"There are dogs and cats."


July 5, 2017



Why is it 'imasu' and not 'arimasu'

July 5, 2017


"Arimasu" is used for things. Book, tree etc. "Imasu" is used for living things. Human beings and animals etc .

July 5, 2017


True, also known as animated vs inanimated

August 2, 2017


There is/are:

"Orimasu" - for youself, a family member, who's close to you, Formal.

"Imasu"- for anyone, you, your friends, animals too, informal.

"Arimasu" - animate objects, things, not living.

"Irasshaimasu" - Way formal, for someone you should pay respect to; president, king, boss etc.

February 5, 2019


Trees don't count as alive?

September 15, 2017


Not as animated

September 21, 2017



Yes, "いる/います" is not used for tree. 木がある。 or 木が生えている (生える/はえる)

October 17, 2017


Thanks, that makes much more sense now!

September 13, 2017


why on eearth does this app not exprain that!! OMG

February 14, 2018


There are some explanations to each lesson if you use the duolingo.com

August 2, 2018


Still trying to understand the particles. Why is this "ga" and not "ha"? The dogs and cats are not the subjects?

October 17, 2017


So first of all bless you for bringing this sheet into my life. But i still don't understand how we could tell what duolingo wanted? Does the use of "ga" here emphasize /what/ is existing over the fact that it /is/ existing?

November 24, 2017


That is a pretty cool reference. Still, after reading it, it is not clear how wa/ga are distinguishable. The ither particles like 'ni, mo, etc', yes, but not wa and ga.

Also, Sora, I see you posting a lot, so thanks for your help! :)

November 25, 2017


Great. But nothing here indicates that either ga OR wa is the only correct translating.

Even DuoLingo TIPS instructions explicitly starts that while the meaning is slightly different when using one vs the other, NEITHER are inherently wrong.
It states that they can be interchangeable (sorry of), and DONUT STRESS OVER USING ONE OR THE OTHER.
YET MARKS US WRONG for using one vs the other.

Without context, is impossible to KNOW that a specific emphasis IS deemed TO BE engendered to THIS sentence. And an intended(subtle) emphasis is the only difference between using one vs the other. As a direct non-contextual translation, either we technically correct.


August 27, 2019


There is no indication of plural or singular here, right?

July 13, 2017


Correct. Japanese doesn't distinguish between singular and plurals* so "there is a dog and a cat" would be exactly as valid.

(*pedantic people will point out たち but while it guarantees a plural, it's not exactly that)

July 4, 2018


And what is it then? I thought it was a plural

March 16, 2019


Why is が used here? Is it because there are multiple thinga being talked about?

November 3, 2017


Well が is also used in "犬がいます. Quoting this Stackoverflow answer,"You can use が, instead of は, if the subject is the only answer." and that が refers to the subject, where the focus is the subject before が." - from here.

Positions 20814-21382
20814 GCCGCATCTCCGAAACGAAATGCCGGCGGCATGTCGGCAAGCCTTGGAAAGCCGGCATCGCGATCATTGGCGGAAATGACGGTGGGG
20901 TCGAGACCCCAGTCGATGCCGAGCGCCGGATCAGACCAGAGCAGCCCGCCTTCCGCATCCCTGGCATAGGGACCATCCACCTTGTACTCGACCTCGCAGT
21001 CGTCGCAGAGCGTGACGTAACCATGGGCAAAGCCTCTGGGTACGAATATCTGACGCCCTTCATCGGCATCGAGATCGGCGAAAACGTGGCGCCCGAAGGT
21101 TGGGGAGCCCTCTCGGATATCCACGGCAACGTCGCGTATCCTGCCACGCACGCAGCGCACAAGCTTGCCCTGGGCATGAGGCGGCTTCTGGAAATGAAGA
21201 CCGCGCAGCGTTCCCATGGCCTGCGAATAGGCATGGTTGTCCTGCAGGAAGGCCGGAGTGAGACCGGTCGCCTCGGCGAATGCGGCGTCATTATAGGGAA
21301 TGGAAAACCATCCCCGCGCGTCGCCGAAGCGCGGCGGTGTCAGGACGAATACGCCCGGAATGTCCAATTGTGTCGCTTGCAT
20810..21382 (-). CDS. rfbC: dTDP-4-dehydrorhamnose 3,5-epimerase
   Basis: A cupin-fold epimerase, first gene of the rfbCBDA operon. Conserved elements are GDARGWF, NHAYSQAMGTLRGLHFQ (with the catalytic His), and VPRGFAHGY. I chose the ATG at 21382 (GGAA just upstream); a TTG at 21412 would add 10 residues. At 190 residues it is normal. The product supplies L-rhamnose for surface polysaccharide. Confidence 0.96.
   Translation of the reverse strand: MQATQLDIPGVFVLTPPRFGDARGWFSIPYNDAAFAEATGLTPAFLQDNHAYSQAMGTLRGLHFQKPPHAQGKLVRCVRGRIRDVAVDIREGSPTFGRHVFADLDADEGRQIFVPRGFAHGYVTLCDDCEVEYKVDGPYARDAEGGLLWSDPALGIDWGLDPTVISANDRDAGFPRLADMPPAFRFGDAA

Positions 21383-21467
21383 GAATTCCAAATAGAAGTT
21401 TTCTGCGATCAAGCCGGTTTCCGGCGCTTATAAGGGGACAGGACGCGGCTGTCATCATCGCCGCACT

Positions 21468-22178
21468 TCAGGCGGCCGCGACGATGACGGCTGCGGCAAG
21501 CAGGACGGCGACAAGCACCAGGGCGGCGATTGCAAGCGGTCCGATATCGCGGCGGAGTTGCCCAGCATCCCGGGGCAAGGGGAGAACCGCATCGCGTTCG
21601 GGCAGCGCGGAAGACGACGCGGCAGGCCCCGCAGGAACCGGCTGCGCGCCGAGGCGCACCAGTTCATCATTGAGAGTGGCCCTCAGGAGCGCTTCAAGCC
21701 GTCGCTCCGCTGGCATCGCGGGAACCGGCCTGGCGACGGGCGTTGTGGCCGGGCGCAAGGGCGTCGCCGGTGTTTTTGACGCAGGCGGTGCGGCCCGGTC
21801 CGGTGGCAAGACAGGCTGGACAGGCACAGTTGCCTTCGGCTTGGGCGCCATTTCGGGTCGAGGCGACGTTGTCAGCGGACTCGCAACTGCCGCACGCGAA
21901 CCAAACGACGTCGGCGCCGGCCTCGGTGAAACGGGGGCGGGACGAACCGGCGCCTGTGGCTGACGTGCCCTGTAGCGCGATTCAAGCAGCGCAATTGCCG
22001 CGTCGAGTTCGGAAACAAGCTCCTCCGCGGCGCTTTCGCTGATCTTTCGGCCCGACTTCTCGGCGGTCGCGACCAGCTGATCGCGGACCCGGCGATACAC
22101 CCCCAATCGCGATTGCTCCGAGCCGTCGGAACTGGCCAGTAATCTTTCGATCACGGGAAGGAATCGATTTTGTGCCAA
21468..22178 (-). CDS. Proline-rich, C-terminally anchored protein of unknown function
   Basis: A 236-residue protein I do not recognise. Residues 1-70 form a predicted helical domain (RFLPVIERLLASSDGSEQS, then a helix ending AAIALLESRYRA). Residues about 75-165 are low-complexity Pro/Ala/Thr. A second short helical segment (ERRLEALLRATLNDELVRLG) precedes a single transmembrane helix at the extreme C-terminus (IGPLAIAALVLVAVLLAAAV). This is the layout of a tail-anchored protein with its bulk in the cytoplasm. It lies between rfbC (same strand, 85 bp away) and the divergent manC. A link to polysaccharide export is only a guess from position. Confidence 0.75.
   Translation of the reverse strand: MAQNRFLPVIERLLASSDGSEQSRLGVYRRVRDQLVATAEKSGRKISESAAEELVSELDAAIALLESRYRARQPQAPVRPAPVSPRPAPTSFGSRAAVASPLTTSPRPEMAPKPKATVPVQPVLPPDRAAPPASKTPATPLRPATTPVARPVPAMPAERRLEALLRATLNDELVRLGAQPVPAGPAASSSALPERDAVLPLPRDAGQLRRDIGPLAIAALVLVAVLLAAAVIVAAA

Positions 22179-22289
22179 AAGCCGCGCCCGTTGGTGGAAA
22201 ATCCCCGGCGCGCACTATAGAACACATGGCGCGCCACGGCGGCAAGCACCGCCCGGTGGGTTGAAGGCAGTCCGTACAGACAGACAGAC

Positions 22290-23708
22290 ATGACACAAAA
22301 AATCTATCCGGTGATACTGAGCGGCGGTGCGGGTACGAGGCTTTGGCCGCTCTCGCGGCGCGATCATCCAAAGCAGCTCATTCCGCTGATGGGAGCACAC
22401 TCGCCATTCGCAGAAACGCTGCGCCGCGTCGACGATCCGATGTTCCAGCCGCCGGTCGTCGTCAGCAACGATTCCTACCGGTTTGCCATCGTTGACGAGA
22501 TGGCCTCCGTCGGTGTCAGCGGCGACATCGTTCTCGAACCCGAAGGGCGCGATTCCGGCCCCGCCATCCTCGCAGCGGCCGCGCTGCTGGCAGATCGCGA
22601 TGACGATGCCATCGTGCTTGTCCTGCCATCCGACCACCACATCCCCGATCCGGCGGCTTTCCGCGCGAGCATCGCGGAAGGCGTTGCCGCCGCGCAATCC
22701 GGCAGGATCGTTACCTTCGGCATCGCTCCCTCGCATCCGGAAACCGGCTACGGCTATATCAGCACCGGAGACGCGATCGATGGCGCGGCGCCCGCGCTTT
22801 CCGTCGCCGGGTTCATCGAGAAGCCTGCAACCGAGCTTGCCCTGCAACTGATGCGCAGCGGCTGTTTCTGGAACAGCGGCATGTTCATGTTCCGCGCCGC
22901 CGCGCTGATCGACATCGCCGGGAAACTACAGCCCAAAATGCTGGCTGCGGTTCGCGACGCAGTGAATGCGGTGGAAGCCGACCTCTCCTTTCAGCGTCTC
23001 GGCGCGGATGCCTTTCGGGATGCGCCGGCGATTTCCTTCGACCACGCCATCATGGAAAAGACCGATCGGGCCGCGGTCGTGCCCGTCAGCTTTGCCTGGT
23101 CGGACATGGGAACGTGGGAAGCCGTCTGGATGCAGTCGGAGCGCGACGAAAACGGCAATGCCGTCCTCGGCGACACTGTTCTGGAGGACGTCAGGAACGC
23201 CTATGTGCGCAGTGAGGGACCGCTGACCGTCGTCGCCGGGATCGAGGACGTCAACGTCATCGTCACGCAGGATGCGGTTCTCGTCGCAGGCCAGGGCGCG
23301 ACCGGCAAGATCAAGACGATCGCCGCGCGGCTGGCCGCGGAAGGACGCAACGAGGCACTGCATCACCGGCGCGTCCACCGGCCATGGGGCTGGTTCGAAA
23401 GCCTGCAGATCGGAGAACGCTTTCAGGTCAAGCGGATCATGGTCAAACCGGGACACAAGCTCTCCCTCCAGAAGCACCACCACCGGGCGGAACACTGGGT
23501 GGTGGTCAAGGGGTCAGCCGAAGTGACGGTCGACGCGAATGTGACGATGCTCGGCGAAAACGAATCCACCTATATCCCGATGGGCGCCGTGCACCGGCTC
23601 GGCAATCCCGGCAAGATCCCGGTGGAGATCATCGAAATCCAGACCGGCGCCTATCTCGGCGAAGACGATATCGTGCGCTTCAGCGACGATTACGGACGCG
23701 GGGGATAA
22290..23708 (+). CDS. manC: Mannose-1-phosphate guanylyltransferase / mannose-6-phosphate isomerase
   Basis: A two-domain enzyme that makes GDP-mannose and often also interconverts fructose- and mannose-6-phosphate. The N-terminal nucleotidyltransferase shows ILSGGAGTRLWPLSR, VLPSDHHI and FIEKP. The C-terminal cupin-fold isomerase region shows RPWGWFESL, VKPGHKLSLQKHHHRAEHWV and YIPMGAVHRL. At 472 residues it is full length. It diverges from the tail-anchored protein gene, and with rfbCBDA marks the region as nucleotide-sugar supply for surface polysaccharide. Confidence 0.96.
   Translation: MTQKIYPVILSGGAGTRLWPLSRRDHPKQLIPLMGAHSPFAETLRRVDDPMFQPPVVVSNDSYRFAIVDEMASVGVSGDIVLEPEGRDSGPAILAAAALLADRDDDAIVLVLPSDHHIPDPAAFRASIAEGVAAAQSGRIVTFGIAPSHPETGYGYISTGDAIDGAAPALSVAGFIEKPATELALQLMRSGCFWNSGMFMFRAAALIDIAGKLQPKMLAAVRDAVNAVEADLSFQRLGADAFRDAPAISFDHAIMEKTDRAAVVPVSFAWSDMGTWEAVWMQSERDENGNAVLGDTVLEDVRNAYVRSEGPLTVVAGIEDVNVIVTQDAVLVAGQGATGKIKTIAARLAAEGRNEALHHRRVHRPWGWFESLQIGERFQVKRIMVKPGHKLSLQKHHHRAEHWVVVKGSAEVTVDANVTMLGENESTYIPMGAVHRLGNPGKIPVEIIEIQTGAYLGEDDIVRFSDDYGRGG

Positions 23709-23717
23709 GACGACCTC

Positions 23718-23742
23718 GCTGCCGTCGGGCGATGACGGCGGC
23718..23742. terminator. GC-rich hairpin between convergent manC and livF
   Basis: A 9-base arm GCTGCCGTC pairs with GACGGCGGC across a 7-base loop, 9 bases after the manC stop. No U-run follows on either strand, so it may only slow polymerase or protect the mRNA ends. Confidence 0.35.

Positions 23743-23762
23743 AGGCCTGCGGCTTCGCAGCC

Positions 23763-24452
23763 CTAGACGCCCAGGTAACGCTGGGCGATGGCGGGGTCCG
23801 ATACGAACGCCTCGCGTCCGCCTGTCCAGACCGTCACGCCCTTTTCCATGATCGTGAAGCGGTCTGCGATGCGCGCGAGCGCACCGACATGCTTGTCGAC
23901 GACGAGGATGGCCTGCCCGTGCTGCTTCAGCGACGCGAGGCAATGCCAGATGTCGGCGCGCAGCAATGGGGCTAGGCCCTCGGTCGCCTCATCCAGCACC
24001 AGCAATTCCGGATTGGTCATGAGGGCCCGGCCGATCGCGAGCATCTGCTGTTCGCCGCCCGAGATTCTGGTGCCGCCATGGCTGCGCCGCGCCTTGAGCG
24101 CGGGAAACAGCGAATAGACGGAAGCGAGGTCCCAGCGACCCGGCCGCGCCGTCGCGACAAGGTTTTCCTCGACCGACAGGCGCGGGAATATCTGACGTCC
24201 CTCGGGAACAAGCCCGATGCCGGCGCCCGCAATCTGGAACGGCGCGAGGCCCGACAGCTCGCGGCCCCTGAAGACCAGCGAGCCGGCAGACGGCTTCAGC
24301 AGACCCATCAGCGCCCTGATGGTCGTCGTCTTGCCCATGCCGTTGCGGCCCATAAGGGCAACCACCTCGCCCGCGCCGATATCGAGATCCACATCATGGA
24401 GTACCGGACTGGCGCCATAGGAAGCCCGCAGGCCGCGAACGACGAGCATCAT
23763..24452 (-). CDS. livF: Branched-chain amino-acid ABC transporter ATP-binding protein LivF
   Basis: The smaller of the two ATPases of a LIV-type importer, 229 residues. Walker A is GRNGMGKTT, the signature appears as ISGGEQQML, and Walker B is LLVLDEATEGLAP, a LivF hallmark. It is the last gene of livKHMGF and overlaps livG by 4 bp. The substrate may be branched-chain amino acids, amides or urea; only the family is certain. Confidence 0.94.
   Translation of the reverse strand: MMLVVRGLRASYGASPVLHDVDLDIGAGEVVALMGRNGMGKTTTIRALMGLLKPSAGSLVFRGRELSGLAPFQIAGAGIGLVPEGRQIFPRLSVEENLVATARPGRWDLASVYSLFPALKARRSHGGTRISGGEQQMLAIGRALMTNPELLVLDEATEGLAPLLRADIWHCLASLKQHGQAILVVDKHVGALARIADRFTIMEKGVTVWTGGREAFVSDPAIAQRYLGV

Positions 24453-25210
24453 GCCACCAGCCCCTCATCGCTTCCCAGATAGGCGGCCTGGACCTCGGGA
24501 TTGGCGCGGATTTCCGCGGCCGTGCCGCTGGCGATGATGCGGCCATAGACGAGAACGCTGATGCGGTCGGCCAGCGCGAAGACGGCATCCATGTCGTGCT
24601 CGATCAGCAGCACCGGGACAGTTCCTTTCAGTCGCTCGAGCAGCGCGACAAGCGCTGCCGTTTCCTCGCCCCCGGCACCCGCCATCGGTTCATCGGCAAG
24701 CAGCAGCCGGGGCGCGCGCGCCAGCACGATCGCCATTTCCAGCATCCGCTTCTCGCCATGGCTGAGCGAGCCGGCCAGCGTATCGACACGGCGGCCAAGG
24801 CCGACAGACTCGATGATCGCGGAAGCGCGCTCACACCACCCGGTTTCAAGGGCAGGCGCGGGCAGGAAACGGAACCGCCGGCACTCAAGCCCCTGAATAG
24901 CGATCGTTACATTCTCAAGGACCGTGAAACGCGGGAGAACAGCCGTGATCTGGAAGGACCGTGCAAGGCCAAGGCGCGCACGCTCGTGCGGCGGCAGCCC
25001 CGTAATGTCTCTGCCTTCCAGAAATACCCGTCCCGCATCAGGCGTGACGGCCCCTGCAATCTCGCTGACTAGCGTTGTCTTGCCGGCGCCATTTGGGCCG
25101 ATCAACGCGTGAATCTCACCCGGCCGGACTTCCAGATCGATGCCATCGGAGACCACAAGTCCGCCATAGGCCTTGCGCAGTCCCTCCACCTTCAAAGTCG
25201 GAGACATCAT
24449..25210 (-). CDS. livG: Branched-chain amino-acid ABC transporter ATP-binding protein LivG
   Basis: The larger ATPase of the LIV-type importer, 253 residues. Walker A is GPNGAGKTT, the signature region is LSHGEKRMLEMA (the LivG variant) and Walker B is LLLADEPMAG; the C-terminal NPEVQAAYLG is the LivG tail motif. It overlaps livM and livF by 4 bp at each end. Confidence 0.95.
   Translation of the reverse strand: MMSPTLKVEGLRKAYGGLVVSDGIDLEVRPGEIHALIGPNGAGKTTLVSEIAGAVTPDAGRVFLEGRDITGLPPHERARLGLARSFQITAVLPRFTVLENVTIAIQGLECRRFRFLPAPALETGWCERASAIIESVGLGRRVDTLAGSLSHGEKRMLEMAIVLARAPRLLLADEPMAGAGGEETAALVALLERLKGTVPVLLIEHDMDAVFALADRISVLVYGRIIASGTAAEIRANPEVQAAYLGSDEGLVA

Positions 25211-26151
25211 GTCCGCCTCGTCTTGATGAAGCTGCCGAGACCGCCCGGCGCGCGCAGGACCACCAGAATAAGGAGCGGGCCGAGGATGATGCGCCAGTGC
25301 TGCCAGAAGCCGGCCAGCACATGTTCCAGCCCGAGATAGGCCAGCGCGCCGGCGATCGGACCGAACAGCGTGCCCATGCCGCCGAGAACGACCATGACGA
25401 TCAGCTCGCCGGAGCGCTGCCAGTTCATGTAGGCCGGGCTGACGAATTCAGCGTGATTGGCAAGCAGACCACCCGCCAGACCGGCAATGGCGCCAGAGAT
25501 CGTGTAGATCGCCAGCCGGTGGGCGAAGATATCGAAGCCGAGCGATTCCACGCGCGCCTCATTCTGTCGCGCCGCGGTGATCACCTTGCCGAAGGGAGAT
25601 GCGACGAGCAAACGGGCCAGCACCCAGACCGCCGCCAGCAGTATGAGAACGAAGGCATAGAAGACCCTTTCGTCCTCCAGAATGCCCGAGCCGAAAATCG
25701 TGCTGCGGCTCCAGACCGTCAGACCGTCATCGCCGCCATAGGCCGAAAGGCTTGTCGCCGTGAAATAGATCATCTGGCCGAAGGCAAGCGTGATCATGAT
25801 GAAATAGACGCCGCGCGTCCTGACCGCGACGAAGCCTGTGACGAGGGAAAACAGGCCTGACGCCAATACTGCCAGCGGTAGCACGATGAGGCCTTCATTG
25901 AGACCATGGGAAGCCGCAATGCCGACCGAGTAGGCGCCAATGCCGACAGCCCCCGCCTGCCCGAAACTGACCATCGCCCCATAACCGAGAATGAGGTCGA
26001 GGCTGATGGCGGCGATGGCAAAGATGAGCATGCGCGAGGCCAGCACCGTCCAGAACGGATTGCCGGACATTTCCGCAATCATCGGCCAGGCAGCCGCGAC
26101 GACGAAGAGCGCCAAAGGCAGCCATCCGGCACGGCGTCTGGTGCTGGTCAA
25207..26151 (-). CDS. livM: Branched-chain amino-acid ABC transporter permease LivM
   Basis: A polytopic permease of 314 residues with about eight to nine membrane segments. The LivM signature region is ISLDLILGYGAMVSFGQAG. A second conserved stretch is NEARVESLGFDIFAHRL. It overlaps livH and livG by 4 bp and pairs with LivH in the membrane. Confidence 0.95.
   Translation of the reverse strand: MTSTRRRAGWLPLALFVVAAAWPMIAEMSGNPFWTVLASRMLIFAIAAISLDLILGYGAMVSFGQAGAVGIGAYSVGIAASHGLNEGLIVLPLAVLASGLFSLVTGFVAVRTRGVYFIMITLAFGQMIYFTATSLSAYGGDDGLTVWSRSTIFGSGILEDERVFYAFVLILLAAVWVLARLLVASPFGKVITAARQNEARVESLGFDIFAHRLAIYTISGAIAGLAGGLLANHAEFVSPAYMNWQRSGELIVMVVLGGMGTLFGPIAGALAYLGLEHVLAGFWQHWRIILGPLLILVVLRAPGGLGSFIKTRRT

April 2, 2018


Ga or ha i cant understand

August 1, 2018


Maybe this video here helps you understand it: https://www.youtube.com/watch?v=FknmUij6ZIk

August 28, 2018


Why is adding 'soko' for there wrong? I tried adding it before: "Soko wa inu.." and in the middle of the sentence: "..neko ga soko imasu." I understand I am wrong, but not why. Can anyone help?

November 25, 2017


The verb いる (iru; conjugated in this sentence as います/ imasu) can be translated as "there is" or "there are". (you might also see it as "to be")

そこ (soko) means "there", but in a location sense ("it's over there, go look there, etc).

If you wanted to say, "There are dogs and cats there," meaning a place where there are dogs and cats, you could add そこ to the... start of the sentence, I think. It would likely need a particle after it though.

November 30, 2017


If I'm not wrong, soko is referring to the position "over there" so if the question asked there are dogs and cats over there I don't think it would be wrong. Secondly, positions are always written firstly unfortunately I can't tell you why either it's just a pattern I observed

December 18, 2017


Duo's been using kanji for 犬 but ねこ is always in hiragana。Is there no kanji for the cat?

April 11, 2018


Yep, if you use the japanese keyboard and type it in you get it. 猫

June 5, 2018



March 19, 2018


why do plural and flural holds the same translation? how'd you know the difference?

April 29, 2018


Would it also be correct to say 犬もねこもいます ?

August 27, 2018


Isn't the right translation should be "I have dog and cat"?

November 21, 2018


is there any gramatical difference between "there is a dog and a cat" and "there are dogs and cats", or does it rely on context?

January 20, 2019


There's no difference, Japanese doesn't really distinguish between singular and plurals.

January 20, 2019


alright, thanks!

January 22, 2019


I know this is neutral in indicating whether it is a singular cat and dog or multiples of each, but is there a way to specifically indicate that there is only one of each? Would one use a counter?

May 21, 2019


Is there a kanji for います?

May 23, 2019


technically yes, but it's usually written in kana

July 20, 2019


Why is using 犬たちと猫たち wrong here?

July 19, 2019


I'm confused about the proximity of the dogs and cats in question. I know これ means this, and それ means that, and あれ means that over there, but when it makes these generic statements like "there are dogs and cats" under what circumstances would one use such a statement? "We are staying at Maria's house, I hope you aren't allergic, there are dogs and cats." ?

July 21, 2019


hmm... I'm starting to get frustrated that Duo doesn't accept kanji in some questions :(

November 29, 2018
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